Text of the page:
Extract from oral history of Tom Fitzgerald by Ken Inglis
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John Curtin Prime Ministerial Library. Records
of the National Library of Australia. Interview of Tom Fitzgerald, 01/02/1998
- 3/09/1998. JCPML00658/1. Original held by National Library of Australia
When he [Rupert Murdoch] first approached me, possibly before that...
he approached me umpteen times over a period of... it was ten years before
I agreed, for a range of reasons, to have a try with him... to try myself
with him, he was quite adamant that I couldn’t be both his editorial
panjandrum, whatever it was, and have Nation.
And when I jibbed immediately at that... it’s hard for people to
realise, Ken, that to a journalist who was in the kitchen of a daily newspaper,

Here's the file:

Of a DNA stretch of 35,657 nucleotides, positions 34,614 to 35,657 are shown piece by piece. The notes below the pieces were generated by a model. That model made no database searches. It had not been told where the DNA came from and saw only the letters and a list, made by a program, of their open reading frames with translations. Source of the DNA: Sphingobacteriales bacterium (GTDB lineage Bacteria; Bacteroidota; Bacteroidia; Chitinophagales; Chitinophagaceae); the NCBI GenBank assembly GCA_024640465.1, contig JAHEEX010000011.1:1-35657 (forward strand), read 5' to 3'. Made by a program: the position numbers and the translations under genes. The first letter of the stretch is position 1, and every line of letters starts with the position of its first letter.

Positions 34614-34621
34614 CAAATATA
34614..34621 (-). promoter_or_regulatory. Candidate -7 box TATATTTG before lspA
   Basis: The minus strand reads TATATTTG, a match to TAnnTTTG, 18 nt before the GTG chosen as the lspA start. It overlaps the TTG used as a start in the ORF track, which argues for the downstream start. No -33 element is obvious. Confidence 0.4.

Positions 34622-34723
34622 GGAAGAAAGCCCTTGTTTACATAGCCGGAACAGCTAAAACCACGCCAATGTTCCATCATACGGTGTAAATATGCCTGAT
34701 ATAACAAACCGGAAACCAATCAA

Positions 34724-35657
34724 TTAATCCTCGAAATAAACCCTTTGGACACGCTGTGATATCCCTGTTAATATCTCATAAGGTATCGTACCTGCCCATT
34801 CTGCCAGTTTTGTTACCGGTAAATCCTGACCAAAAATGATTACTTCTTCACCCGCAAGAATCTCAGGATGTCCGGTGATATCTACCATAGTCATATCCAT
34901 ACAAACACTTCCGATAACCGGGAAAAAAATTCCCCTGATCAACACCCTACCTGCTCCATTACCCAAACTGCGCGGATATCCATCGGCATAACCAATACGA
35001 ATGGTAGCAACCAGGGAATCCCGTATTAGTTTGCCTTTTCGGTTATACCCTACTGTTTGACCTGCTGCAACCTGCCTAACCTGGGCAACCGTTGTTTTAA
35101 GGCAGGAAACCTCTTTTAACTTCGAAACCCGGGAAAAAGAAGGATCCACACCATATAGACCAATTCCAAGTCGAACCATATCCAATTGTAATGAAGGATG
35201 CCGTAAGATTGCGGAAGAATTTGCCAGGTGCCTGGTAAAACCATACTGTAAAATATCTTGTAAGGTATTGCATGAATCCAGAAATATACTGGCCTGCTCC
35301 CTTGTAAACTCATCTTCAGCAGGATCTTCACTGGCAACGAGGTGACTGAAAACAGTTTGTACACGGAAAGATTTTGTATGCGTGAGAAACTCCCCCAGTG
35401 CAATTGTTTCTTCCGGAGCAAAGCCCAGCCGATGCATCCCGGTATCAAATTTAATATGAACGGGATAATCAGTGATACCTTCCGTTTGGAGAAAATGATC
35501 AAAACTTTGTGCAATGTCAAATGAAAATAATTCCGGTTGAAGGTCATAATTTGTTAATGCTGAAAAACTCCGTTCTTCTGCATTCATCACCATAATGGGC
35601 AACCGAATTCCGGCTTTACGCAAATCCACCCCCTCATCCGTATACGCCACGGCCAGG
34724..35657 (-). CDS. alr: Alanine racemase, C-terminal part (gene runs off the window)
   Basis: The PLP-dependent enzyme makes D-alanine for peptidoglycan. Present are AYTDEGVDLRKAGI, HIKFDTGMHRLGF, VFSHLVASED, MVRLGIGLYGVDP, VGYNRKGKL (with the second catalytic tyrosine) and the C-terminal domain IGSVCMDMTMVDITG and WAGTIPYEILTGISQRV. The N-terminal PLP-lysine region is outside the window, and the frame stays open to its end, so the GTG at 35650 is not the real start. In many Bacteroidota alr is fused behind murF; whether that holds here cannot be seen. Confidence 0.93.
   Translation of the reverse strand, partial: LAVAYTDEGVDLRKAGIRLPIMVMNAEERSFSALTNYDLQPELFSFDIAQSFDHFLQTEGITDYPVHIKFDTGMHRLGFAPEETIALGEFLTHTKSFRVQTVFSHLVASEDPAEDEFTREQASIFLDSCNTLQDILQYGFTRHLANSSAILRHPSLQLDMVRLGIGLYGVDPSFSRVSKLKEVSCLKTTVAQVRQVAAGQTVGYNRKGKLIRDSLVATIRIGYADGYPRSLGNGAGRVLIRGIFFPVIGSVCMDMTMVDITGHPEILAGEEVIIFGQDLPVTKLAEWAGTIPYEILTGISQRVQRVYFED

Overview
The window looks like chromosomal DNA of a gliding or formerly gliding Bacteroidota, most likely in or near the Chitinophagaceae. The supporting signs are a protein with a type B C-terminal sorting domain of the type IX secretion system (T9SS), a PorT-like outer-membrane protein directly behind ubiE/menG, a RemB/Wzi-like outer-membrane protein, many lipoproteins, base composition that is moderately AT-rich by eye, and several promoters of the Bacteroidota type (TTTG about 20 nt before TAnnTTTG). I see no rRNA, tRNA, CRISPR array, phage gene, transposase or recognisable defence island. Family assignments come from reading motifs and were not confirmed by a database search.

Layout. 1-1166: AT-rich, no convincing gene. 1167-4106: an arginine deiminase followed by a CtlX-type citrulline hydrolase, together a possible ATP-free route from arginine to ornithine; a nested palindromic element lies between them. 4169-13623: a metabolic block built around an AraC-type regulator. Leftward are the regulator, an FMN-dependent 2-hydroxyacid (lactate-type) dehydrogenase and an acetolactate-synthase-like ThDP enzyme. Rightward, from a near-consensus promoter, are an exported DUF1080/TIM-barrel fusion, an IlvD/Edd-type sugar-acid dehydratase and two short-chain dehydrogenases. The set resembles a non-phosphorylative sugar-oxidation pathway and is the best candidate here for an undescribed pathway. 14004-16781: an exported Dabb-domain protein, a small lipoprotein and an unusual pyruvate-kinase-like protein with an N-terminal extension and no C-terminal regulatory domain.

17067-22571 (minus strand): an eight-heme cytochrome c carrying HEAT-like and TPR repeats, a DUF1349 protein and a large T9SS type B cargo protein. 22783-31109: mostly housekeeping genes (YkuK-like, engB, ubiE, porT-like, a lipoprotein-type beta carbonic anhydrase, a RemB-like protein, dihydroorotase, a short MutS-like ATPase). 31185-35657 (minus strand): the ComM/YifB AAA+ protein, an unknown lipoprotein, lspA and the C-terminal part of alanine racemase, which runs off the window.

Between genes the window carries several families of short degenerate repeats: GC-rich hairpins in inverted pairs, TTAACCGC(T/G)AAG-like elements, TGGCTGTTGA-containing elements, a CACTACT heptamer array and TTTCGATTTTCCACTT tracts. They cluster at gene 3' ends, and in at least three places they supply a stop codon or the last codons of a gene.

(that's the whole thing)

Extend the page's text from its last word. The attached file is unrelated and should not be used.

having the freedom to produce your own paper, however small, is infinitely
more rewarding than to be the nominal editor of any bloody metropolitan
paper. People at the Herald couldn’t understand this any
more than Murdoch. It’s... it couldn’t be more... and I’m
sure most journalists would... would automatically say so. Angus Maude,
when Editor of the Herald, used to speak enviously to me about
my having Nation. He had miseries. The editors of the Herald
in my time all had their miseries. In my time. There was a great interlude
when James Fairfax, after I left, made things different.